Metabolic Bone Disease in Hedgehogs.
What is it, why is it important and what can we do to prevent it?
In recent years there has been an increase in the diagnosis of Metabolic Bone disease in hedgehogs and it is a life-threatening syndrome. While the causes can be multiple, diet plays a large part, and this means young and growing hedgehogs are particularly susceptible. Mealworms are being given in abundance in urban gardens, and local people are regularly leaving them out for hedgehogs. If it’s not quickly resolved, either naturally or by intervention, the disease causes suffering and ultimately death. So, what exactly is it and what can we do to prevent it?
What is Metabolic Bone Disease (MBD)?
MBD is a well-recognised disease that affects all vertebrates – hedgehogs, birds and humans too. It is the result of a calcium/phosphorous imbalance in the body and its symptoms include a weakening of the bones, joint abnormalities and reduced nerve transmission. This causes weakened muscle contraction and tremors, including in the heart. As the syndrome progresses blood may lose the ability to clot and over time the animal will suffer paralysis, seizures and cardiac arrest. Other terms which more accurately describe the syndrome include secondary nutritional hyperparathyroidism, osteoporosis, fibrous osteodystrophy, osteomalacia and rickets. It is important to recognise there are multiple causes of MBD and these causes can be complex. The result, however, is a disruption in calcium metabolism (the movement of calcium ions within the body) and is not as simple as a calcium deficiency.
MBD and its associated problems can be almost entirely preventable by providing appropriate environment, exercise and diet. Primary risks include:
- Too little calcium or too much phosphorus (i.e. improper ratio) in the diet
- Presence of substances in the diet that impair the absorption of calcium, excessive fat, inadequate protein, or excessive oxalates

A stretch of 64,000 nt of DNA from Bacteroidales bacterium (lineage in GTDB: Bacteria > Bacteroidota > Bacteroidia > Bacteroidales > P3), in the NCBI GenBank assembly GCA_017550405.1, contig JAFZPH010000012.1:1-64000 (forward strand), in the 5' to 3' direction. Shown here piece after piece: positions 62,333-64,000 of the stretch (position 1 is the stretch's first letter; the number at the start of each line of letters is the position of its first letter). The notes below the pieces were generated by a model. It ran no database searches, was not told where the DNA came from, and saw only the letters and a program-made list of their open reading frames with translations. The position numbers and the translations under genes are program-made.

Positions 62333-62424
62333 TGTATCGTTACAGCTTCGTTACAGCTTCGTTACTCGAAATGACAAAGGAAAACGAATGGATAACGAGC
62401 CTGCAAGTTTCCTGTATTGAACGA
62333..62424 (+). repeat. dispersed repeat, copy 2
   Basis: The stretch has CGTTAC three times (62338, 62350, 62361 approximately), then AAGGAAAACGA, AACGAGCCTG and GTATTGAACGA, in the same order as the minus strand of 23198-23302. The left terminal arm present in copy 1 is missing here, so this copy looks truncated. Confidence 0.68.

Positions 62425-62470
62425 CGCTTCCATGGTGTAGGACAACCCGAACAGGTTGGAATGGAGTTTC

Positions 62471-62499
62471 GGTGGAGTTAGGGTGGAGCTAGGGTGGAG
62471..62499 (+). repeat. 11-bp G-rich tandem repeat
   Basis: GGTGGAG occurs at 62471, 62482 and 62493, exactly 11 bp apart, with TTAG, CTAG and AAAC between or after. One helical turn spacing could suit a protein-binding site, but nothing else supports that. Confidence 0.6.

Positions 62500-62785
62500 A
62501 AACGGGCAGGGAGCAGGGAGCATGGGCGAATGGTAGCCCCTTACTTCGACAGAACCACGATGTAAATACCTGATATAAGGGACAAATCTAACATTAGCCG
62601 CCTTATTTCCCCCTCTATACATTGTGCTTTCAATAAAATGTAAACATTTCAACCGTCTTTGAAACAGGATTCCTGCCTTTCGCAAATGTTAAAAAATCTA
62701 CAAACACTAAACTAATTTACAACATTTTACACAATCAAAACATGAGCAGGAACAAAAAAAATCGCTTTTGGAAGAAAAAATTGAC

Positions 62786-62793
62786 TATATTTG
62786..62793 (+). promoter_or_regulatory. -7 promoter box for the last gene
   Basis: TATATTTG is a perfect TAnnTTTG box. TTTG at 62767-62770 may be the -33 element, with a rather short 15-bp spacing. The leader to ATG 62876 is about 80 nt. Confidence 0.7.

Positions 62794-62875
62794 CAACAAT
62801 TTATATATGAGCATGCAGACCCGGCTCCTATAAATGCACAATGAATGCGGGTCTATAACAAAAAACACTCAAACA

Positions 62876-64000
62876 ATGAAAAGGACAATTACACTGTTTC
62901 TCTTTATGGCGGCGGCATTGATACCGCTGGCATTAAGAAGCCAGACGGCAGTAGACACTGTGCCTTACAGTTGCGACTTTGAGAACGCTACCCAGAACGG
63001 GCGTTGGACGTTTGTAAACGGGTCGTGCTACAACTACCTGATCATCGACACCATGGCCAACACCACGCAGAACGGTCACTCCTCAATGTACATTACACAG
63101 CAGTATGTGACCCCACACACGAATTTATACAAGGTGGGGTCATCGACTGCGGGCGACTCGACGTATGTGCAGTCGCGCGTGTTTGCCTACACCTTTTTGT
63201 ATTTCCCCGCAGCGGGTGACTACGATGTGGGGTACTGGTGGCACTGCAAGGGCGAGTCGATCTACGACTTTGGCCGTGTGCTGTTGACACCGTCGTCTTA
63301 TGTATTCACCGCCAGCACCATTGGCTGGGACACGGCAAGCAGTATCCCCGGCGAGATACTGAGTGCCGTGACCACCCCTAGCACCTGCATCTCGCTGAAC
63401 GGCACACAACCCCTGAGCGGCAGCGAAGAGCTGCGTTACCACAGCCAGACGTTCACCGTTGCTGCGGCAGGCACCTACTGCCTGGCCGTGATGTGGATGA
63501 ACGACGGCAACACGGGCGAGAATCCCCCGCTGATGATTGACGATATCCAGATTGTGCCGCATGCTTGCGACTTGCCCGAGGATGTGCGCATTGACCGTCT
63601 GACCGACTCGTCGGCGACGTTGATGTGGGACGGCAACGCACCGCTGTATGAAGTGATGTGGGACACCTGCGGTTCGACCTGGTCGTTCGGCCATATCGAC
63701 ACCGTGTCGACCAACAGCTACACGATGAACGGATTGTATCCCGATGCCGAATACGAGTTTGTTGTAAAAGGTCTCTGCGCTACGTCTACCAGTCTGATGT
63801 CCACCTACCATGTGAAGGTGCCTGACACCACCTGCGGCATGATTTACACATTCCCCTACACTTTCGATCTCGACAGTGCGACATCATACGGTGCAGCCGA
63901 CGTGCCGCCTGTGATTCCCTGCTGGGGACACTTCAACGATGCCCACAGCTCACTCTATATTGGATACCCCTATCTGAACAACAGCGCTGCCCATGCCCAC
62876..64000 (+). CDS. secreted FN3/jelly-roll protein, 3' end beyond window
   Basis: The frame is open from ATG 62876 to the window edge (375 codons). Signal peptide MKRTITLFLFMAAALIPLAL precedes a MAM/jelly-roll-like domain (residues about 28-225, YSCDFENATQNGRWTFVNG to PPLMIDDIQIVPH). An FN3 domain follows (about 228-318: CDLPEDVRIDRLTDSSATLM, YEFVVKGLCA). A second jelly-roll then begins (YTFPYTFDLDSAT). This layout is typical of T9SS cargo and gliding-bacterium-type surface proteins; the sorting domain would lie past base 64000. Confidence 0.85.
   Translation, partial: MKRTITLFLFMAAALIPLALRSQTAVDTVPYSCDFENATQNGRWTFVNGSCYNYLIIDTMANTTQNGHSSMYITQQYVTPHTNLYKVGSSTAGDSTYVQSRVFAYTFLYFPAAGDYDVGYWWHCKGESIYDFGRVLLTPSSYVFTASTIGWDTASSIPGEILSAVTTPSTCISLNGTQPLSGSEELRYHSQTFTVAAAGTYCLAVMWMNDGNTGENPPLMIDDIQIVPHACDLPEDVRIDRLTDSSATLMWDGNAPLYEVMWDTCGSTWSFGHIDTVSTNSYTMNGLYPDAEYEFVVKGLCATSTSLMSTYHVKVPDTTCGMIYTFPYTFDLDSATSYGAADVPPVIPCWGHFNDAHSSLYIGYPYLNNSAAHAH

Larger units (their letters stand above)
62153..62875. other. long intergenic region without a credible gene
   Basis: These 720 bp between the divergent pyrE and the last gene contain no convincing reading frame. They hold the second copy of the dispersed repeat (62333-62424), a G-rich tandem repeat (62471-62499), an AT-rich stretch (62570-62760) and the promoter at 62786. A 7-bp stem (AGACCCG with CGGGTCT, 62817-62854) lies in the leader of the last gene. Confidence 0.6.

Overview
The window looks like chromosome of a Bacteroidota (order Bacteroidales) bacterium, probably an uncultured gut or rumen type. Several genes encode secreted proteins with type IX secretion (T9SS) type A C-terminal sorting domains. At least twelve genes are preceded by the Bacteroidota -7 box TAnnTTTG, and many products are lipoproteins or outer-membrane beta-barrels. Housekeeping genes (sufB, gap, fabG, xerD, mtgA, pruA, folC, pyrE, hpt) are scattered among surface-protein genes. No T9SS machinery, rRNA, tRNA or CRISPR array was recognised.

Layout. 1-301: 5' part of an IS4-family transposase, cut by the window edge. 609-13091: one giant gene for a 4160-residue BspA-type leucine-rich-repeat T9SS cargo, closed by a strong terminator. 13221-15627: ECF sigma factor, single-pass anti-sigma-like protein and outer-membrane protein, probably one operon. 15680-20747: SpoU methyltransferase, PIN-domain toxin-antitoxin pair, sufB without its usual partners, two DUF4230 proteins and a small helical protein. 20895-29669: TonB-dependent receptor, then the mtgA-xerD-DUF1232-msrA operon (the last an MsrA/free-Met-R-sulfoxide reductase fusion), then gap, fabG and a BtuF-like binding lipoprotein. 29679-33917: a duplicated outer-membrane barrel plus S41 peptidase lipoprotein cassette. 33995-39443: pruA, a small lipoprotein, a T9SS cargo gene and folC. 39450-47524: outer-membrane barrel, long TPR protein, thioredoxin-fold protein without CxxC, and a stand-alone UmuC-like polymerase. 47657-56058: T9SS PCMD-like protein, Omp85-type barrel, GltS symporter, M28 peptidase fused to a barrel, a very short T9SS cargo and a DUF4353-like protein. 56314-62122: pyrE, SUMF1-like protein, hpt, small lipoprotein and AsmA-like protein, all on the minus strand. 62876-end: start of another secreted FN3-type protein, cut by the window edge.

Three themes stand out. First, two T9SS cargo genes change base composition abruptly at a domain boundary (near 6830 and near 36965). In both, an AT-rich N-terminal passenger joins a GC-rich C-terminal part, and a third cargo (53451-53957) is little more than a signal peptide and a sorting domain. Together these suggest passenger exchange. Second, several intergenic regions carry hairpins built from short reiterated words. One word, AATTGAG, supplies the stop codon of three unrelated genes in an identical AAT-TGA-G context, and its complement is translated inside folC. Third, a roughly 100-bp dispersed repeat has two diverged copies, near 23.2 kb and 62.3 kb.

- Deficiency in vitamin D
- Underlying diseases in kidney, liver, small intestine (affect absorption) and thyroid (produce hormones which affect calcium metabolism)
- Atrophy of the bones from lack of exercise, youngsters are especially prone
- Stress and anxiety (disrupt digestion and affect calcium absorption)
What is the Cause of Calcium / Phosphorous Imbalance?
The imbalance can result from many causes as previously stated, but most relate to a diet consisting of too little calcium or too much phosphorous. Ideally a ratio 2 : 1 to 1 : 1, calcium to phosphorous provided by the total diet is best for vertebrates. Individual foods will have varying ratio’s higher and lower and an excess of any of these will result in imbalance and potential disease.
Here are a few examples of foods and their ratios:
- Puppy Food 1.5:1 Slightly increased calcium is good for bone development in young animal.
- Dry Dog Food 1.3 : 1 GOOD
- Wet Dog Food 1.2 : 1 GOOD
- Dry Cat Food 1.1 : 1 GOOD
- Wet Cat Food 1.1 : 1 GOOD
- Earthworms 1.0 : 1 GOOD
- Peanuts 1.0 : 6 BAD
- Sunflower Hearts 1.0 : 7 BAD
- Mealworms 1.0 : 15 BAD
Bird food and mealworms have a poor calcium / phosphorous ratio and should not be fed to hedgehogs.
Metabolic Bone Disease in Hedgehogs